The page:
Vizcarra says COVID-19 is the greatest challenge for humanity

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The President of Peru, Martin Vizcarra, affirmed in the United Nations General Assembly, that the COVID-19 pandemic is “the greatest challenge” facing humanity since the Second World War.

During his presentation to the UN Assembly, the Peruvian leader reiterated his support for multilateralism and reaffirmed his “commitment to continue the joint and unavoidable effort to combat this pandemic.”

The president of the fifth country most affected in the world by the epidemic, with more than 772,000 cases So far, he expressed his “solidarity and affection” with all the people who have lost loved ones due to this disease and remarked that its impact “will not allow anyone to be safe until we are all safe.”

Effective measures in Peru

He added that for this reason, he encourages “all” the countries to join “in this fight jointly and effectively” and accept his position that both the vaccine as the eventual treatments that are achieved, they must be recognized as “global public goods”.

At another point in his speech, Vizcarra assured that the measures his country took to coping with COVID-19, which included one of the first quarantines ordered in the world since last March, “have saved thousands of lives, despite the painful and high death rates”, which so far exceed 31,000 cases.

He assured that now, six months later, “the figures begin to decline” steadily in Peru.

Economic effects of the pandemic

Vizcarra also said that “despite the macroeconomic strength In Peru, the pandemic has accentuated and exposed the structural weaknesses generated by informality, “so that his government has implemented” one of the most important economic plans “in the region, with an investment of 20% of internal GDP.

“These measures will support rapid growth,” he said before adding that “Peru remains committed to achieving the objectives of sustainable development and that “the 2030 Agenda continues to be the roadmap that guides” the decisions of his regime.

Vizcarra also recalled that since he assumed the leadership of the State two and a half years ago, after the resignation of the economist Pedro Pablo Kuczynzki, his country has faced several crises in its fight against corruption, the defense of democracy and “now with the pandemic“.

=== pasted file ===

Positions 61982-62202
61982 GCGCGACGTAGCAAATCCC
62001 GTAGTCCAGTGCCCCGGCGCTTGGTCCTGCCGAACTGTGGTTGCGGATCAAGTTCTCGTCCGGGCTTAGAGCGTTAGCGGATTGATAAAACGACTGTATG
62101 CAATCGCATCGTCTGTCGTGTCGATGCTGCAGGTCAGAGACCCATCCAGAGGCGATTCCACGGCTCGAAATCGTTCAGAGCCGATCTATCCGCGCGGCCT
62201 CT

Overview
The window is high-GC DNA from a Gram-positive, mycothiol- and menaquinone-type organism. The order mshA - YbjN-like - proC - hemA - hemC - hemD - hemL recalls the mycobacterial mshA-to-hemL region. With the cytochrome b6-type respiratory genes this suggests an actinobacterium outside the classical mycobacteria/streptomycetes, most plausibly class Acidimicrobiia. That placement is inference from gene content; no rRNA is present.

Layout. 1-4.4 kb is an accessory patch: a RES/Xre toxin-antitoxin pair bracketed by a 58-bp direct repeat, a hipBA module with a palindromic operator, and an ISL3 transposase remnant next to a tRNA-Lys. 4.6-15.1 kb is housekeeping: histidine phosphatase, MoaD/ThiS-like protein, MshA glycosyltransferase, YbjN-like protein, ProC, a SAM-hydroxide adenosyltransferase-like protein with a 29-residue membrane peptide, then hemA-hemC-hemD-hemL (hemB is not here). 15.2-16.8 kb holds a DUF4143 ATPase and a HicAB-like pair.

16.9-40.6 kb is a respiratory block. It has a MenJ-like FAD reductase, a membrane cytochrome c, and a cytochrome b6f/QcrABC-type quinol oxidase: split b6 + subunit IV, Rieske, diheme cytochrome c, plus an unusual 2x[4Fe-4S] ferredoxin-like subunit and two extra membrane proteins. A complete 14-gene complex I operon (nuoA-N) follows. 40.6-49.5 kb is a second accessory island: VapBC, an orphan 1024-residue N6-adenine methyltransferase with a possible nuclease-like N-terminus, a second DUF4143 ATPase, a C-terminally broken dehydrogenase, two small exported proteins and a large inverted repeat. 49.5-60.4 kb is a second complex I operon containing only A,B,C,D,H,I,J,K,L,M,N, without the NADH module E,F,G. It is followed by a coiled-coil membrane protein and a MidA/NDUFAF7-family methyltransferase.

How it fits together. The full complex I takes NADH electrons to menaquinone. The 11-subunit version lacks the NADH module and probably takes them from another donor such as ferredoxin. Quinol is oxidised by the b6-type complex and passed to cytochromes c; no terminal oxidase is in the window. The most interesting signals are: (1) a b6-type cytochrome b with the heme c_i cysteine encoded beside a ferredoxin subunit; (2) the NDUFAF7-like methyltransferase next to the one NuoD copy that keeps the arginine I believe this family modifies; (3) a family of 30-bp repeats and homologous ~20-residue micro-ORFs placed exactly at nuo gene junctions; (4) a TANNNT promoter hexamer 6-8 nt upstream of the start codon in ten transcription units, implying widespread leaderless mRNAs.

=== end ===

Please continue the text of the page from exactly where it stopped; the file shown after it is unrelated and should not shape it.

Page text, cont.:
“Given this, our responses have been built on constitutional bases, in respect of Peruvian laws,” he emphasized.

Fight against corruption

The Peruvian ruler added that the frontal fight continues “against the scourge of corruption“and that, for that reason, the so-called” Lima Commitment for Democratic Governance against Corruption “was adopted at the 2018 Summit of the Americas.

He added that together with Colombia “and other friendly countries,” the convocation of a UN General Assembly against corruption, to be held in June 2021, was also promoted. Vizcarra also said that “the democracy and the separation of powers have been strengthened and preserved in his country “, after the political crisis that last year led him to dissolve Congress and call legislative elections.

Democratic transition

After indicating that he has also summoned general elections By April 2021, he ratified that he will hand over the command to his successor on July 28, 2021, the day that will also be the bicentennial of Peru’s independence.

The president also recalled that his country “is particularly vulnerable to climate change“and is” committed to the national implementation of the Paris Agreement “, since” the sustainable conservation of the Amazon is another priority. “

“Peru has an unalterable commitment to peace-keeping and international security, “he said before recalling the Peruvian diplomat Javier Pérez de Cuellar, who was secretary general of the UN for two consecutive periods and died this year.



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